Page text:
Following the assassination of an important official in the Italian government undercover cop Mark Patti (Franco Gasparri) is assigned to infiltrate a terrorist cell. Before long Mark's resourcefulness and guile earn him the trust of ringleaders Paul Henkel (John Steiner) and Olga Kube (Marcella Michelangeli). Yet no matter how quickly he relays information about their plans, the police always arrive too late to foil them. Embroiled in a string of bombings, kidnappings and hijackings, Mark uncovers uncomfortable truths about the establishment's attitude to international terrorism.
Intended as a stand-alone film, The .44 Specialist was hastily reworked in post-production into the third installment in director Stelvio Massi's trilogy of 'poliziotteschi' thrillers with handsome Franco Gasparri as compassionate cop Mark. A former male model, Gasparri's promising career came to a tragically premature end when a motorcycle accident confined him to a wheelchair for the last twenty years of his life. The Mark trilogy, which includes Mark il Poliziotto (1975) and Mark Shoots First (1975), draws its protagonist as a cop distinctively different from the macho moustachioed types portrayed by poliziotteschi icons Franco Nero and Maurizio Merli. Something akin to a Serpico (1973) type, he is hip, sensitive and unlike his contemporaries quite comfortable mingling among the hippies, Hari Krishna devotees and dope-and-free love enthusiasts populating mid-Seventies Italy. Which is not to say he is no less committed to justice than Nero or Merli's two-fisted anti-heroes, only more aware that society's problems need something more substantial than an ass-kicking.
Before terror tactics became the provenance of fundamentalist groups, radical left wing terrorism was the global threat in the Seventies. Nowhere more so than in Italy and Germany which is where Mark finds himself going deep undercover with the sweaty and psychotic Paul and Olga. Taking inspiration from the militant Baader-Meinhof gang, then still rampant in Germany, the film portrays its terrorist characters as dangerous and unstable albeit far from criminal masterminds. As portrayed by British actor John Steiner, who excelled at oily villains across a range of genres, and dubbed with a caricatured German accent, Paul comes across as impulsive and unstable. His politics are far from credible. Which on balance over-simplifies Seventies terrorism yet still serves this film's satirical point wherein Mark discovers cops, terrorists and bystanders alike are all pawns in a much bigger, more cynical political game. Good old reliable John Saxon cameos in another of his shadowy pawnbroker roles and points out the terrorists are conveniently bumping off political figures the establishment are happy to see dead.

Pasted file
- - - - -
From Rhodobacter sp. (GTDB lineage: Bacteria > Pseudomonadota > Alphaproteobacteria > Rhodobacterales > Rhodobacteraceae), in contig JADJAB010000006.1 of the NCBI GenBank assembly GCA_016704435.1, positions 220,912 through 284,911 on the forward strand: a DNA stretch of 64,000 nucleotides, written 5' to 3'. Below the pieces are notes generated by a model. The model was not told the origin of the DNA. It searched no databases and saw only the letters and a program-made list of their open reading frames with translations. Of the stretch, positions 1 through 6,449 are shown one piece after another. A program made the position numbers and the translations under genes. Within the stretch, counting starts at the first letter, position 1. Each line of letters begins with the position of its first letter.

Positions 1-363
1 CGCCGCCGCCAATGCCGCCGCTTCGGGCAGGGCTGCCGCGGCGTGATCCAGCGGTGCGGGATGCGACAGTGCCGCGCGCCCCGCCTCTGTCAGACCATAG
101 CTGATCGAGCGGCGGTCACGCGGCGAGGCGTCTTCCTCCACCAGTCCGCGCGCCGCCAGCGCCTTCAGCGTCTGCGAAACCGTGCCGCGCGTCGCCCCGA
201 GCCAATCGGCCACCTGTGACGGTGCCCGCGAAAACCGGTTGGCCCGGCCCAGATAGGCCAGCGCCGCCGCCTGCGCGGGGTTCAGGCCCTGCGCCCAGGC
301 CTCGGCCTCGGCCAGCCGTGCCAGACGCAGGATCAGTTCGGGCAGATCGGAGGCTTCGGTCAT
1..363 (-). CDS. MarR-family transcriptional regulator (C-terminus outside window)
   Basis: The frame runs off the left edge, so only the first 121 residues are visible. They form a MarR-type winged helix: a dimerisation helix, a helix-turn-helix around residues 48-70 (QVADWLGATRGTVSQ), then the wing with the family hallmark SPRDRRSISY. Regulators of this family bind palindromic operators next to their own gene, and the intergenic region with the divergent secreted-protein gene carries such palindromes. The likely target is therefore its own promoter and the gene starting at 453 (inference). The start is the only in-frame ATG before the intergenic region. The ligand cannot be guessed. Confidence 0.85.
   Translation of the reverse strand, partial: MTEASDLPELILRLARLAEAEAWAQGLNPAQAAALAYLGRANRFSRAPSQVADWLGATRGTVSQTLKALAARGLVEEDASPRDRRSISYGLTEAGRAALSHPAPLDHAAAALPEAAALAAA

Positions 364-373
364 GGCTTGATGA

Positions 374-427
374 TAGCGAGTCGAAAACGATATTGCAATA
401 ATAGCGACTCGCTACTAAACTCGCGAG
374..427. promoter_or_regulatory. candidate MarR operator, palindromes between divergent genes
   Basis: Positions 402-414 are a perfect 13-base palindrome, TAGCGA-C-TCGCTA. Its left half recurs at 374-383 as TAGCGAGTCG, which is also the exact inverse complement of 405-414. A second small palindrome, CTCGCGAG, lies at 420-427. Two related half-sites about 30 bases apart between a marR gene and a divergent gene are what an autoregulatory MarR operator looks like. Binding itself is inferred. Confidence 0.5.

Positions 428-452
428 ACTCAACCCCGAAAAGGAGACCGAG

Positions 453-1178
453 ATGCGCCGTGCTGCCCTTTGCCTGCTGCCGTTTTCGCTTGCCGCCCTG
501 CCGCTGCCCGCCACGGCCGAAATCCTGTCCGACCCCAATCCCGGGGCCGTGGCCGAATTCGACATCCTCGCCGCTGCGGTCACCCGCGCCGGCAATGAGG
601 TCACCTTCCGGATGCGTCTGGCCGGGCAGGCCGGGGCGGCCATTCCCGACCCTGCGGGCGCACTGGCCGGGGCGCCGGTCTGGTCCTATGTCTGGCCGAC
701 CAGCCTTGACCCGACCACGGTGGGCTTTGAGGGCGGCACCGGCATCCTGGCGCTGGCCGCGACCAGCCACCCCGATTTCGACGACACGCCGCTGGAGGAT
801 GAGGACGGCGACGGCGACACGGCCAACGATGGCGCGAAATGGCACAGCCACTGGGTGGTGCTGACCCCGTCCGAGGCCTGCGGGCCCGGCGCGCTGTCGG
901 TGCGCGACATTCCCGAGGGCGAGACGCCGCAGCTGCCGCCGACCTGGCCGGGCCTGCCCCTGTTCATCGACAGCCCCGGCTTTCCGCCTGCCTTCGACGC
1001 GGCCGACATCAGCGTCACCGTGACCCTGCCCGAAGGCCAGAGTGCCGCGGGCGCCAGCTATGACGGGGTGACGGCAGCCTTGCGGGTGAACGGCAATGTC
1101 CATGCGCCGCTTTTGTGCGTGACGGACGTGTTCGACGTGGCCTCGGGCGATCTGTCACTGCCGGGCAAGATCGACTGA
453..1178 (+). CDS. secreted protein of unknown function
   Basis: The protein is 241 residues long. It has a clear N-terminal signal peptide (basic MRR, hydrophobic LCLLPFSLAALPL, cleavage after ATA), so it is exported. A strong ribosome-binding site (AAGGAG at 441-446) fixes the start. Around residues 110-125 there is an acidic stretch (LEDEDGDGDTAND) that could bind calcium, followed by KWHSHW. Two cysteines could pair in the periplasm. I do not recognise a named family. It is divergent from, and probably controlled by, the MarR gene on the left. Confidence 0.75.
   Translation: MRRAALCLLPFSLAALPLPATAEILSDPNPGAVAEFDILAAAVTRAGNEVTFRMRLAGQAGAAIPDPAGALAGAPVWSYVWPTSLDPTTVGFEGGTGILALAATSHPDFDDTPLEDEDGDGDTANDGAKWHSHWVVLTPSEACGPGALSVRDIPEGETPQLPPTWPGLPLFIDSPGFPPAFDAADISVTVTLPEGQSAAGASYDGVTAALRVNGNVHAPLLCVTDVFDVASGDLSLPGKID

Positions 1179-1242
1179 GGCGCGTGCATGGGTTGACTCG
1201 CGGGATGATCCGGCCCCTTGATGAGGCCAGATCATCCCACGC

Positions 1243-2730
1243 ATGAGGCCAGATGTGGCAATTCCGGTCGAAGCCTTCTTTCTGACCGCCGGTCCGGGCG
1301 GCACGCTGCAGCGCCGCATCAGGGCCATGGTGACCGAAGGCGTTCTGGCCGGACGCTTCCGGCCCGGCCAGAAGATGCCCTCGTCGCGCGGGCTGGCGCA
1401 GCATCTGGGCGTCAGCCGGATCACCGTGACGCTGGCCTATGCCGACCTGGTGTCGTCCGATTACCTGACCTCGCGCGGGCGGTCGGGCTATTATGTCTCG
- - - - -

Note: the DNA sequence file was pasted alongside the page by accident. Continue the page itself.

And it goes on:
While fans weaned on the pulse-pounding brutality favoured by Umberto Lenzi are likely to find The .44 Specialist low on action and excessively talky, the more patient will savour its more incisive drama and well-crafted suspense. It culminates in a tense sequence where Paul's band hijack a train full of terrified hostages while Mark plays along, trying his utmost to save innocent lives without giving himself away. Instead of the familiar touchstones: Dirty Harry (1971) and Death Wish (1974), The .44 Specialist lifts ideas from paranoid political thrillers like The Parallax View (1974) and Three Days of the Condor (1975) (seemingly the direct inspiration for an office massacre that happens midway through). Massi has a loose grip on an occasionally wayward plot but the film contains enough provocative ideas to rank as probably the strongest effort in his notoriously hit-and-miss career. Beloved Seventies Euro sex bomb Malisa Longo (who later became an award-winning poet, painter and journalist) pops up sporting a blonde dye-job and doffs her togs as Mark's love interest in a throwaway subplot that sees them get it on in an apartment filled with creepy staring mannequins. Mark also has something going on with Olga on the side. The implication being, in typically tasteless 1970s Italian fashion: hey, just because she's a terrorist doesn't mean she isn't worth shagging (in all fairness, the British-made Who Dares Wins (1980) implies the same). Funk-tastic theme music by Stelvio Cipriani.